the Productivity Commission to better develop measures of effectiveness. FaCS
will use the Key Indicators generated for the COAG trial as the basis upon
which their programs are assessed.
The principles of leadership accountability have been
enforced by including in the performance agreements of Senior Executive Service
staff in relevant Departments, provisions related to Indigenous outcomes. Dr
Shergold stated that:
In terms of the relevant secretaries, who are the secretaries
who serve on the secretaries group, part of the performance criteria that now
exists by which their performance is assessed includes the extent to which a
secretary works in a collegiate fashion to deliver services to Indigenous
communities in a coordinated and flexible way. That is built into the range of
measures against which performance is assessed.
Flexibility to tailor services
The Government argues that mainstreamed services will
foster more flexibility, and will actually help to ensure that appropriate
services are delivered to regions based on their individual needs.
DEST submitted that:
DEST is supportive of the concept of flexible funding
arrangements to meet emerging needs and priorities and to achieve
However, DEST went on to admit that achieving the true
flexibility offered by pooled funding would have its problems:
There are some challenges associated with improving flexibility
and the transportability of funding between agencies and possibly tiers of
government. ... The management and accountability complexities arising from the
need to be more flexible are being explored and will take time to work through
in the context of shared responsibility agreements.
A number of departments, including DCITA, were able to
point to specific initiatives in individual communities and regions which
exemplified the development of capacity to tailor responses to individual
needs. FaCS was the most expansive
in this regard, and elaborated on a number of multi-facetted trials operating
in Flinders Island,
Cape York, and Shepparton. In each case, arrangements
have been tailored to suit local needs and requirements, and
inter-jurisdictional liaison and support mechanisms were established.
Notwithstanding the above assertions, the Committee has
not been presented with any actual evidence to show that mainstreaming will
bring about improvements in service delivery. However, the Committee is mindful
of the Government's distinction between the traditional concept of
mainstreaming, and what it claims are fundamental differences in the 'new'
system. The negative experiences many witnesses had with traditional
mainstreaming, combined with the lack of experience with the new system, leaves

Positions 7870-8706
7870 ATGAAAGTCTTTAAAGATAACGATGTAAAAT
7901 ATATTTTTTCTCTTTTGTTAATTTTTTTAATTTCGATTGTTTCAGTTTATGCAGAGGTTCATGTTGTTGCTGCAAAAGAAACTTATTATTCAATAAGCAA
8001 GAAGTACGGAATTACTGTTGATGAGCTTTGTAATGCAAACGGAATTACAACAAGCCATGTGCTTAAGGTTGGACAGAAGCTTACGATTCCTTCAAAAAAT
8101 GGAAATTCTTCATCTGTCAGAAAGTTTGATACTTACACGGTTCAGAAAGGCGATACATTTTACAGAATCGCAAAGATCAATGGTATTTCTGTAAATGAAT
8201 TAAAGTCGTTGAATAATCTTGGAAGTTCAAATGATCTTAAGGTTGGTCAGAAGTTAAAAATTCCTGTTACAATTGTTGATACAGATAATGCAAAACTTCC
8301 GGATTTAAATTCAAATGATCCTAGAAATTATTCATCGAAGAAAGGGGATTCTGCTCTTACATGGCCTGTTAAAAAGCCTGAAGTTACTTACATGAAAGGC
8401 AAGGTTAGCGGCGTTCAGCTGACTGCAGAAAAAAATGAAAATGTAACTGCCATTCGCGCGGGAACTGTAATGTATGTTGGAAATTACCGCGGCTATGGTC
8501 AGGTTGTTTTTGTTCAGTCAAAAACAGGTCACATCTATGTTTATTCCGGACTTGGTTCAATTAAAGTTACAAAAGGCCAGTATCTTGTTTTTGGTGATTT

the Committee with little persuasive evidence in support of the new
However, alarmingly, the Committee received evidence
from a number of witnesses going directly to the recent failure of mainstreamed
programs to deliver adequate services. A select few examples follow. Chairperson Ella-Duncan, of the Sydney Regional Council, spoke of a
mainstream Department which required an exceedingly high rate of rent
collection before it would carry out maintenance on housing:
About six weeks ago the Department of Family and Community Services,
which holds National Aboriginal Health Strategy funding, wrote to the community
and said that in order to receive this funding [to carry out repairs] they had
to achieve 100 per cent rent collection – the industry standard is 80 per cent;
that they had to outsource the housing management, although community control
and self-determination is one of the key principles that we have all agreed to
adhere to; and that unless they met the conditions they would not get funding.
They said there would be no staged roll-out and they had six months to achieve
it. It was absolutely impossible, and totally outside the agreed framework. It
was through the community’s approach to me that I was able to highlight the
issues to the ICC coordinator, who immediately began negotiations with Family
and Community Services ... [T]hat is a community in crisis. There is raw sewage
going into people’s homes. And this is happening in Sydney,
the capital city of New South Wales!
There is raw sewage going into homes. The homes are built with asbestos materials
and they have not been repaired or repainted since they were built, which would
have been about 30 years ago. There are serious problems with pest control.
Because La Perouse is right on the beach, some of the homes are sinking into
the sand. It really is a critical situation.